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Musa Phungula, TechTeleDataMusa Phungula, TechTeleData

There is no question that our industry is hampered by a skills shortage in the deep ICT skills set that drives innovation and makes what most think is impossible, possible. But I am an optimist and believe that with a little bit of passion, time investment, and willingness to engage with our young people, we can turn our industry around. It won’t happen overnight, but it is also never too late to start.

It isn’t just about a lack of take-up of subjects like maths and science at school, but perhaps also a lack of understanding of the roles that are available, and the skills required to excel in the ICT industry.

I believe we should not only be focusing our efforts on educating and engaging learners as they enter university, or look to join the workforce once qualified, but rather inspire them at school.

Learners who, in grade 10, are thinking about subject and career choices, should be encouraged to identify opportunities to shadow professionals across the multiple industries – this, I believe, is the domain of the schools and the life-orientation programme.

The next part is up to us. As ICT professionals, we should be working towards making ourselves available to young people – through job shadowing, mentorship or informal discussions – the breadth of our industry. It is up to us to encourage them to actively pursue a career in an applicable engineering, software development or science discipline.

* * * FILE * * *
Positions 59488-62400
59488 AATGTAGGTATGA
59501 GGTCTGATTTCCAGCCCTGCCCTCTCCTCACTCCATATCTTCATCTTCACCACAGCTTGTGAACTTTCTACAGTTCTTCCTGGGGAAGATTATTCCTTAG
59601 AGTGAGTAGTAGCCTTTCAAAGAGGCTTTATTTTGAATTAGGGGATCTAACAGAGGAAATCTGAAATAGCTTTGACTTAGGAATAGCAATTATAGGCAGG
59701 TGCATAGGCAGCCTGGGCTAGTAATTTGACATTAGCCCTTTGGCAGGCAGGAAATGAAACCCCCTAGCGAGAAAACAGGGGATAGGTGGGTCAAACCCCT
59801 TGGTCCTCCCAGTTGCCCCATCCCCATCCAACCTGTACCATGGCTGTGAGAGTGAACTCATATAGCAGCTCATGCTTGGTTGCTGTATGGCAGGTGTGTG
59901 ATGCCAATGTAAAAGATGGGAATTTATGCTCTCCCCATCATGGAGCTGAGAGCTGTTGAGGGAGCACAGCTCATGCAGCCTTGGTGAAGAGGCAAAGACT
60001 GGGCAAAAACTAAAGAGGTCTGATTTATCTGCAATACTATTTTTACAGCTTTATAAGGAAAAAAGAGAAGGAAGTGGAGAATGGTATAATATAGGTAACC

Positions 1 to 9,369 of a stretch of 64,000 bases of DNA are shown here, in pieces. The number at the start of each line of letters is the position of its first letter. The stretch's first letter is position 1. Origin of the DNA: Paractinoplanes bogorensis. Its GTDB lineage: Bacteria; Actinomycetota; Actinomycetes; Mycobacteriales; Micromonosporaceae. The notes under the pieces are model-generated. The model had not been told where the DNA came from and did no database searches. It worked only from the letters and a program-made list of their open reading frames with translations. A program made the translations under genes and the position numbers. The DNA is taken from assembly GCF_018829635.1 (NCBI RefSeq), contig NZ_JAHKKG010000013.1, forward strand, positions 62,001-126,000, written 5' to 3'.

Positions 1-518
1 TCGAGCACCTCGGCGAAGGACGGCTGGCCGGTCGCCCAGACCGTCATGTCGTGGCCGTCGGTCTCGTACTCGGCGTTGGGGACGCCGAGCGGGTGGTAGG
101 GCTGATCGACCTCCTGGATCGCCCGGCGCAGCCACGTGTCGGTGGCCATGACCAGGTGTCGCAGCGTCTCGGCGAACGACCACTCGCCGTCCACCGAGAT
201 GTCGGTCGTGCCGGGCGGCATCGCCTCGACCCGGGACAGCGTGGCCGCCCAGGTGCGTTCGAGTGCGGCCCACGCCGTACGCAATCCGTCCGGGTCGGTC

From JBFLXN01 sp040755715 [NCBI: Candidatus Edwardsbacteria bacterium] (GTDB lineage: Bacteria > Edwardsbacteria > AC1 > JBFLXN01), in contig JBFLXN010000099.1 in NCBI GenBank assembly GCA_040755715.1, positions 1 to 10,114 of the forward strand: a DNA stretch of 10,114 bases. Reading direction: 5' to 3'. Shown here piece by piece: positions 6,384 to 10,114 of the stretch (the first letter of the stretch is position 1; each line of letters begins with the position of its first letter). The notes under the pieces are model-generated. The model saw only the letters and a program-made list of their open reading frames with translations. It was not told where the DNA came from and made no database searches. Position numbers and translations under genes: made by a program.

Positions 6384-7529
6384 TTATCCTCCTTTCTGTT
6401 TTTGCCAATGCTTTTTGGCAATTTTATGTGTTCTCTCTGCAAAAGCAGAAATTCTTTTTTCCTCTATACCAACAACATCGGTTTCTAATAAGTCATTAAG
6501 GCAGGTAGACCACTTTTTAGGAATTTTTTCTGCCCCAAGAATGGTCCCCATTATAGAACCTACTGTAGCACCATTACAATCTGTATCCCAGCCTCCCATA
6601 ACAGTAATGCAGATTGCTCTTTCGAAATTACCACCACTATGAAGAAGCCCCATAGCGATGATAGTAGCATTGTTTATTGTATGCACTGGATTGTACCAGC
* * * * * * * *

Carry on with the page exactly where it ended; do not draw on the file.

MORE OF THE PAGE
It is about investing our time and considerable knowledge to show young people what the job entails and how what we do shapes the way in which the world is changing. It is, in my opinion, a critical necessity for the future of building and maintaining a thriving ICT knowledge economy.

But, as they say, it takes a village to raise a child – and this is equally applicable in the fi ght to create a thriving ICT skills pipeline. It is why I urge other start-ups, small and large local and multinational companies, to take up the opportunity to launch a job shadowing or youth mentorship programme, and in so doing, become a contributor to the ICT industry of the future.

And finally, we should collectively stop thinking of this as a one-day-a-year campaign – it should be an every-day-of-theyear endeavour that will define the future of the ICT industry in our country.

About the author: Musa Phungula is MD of TechTeleData.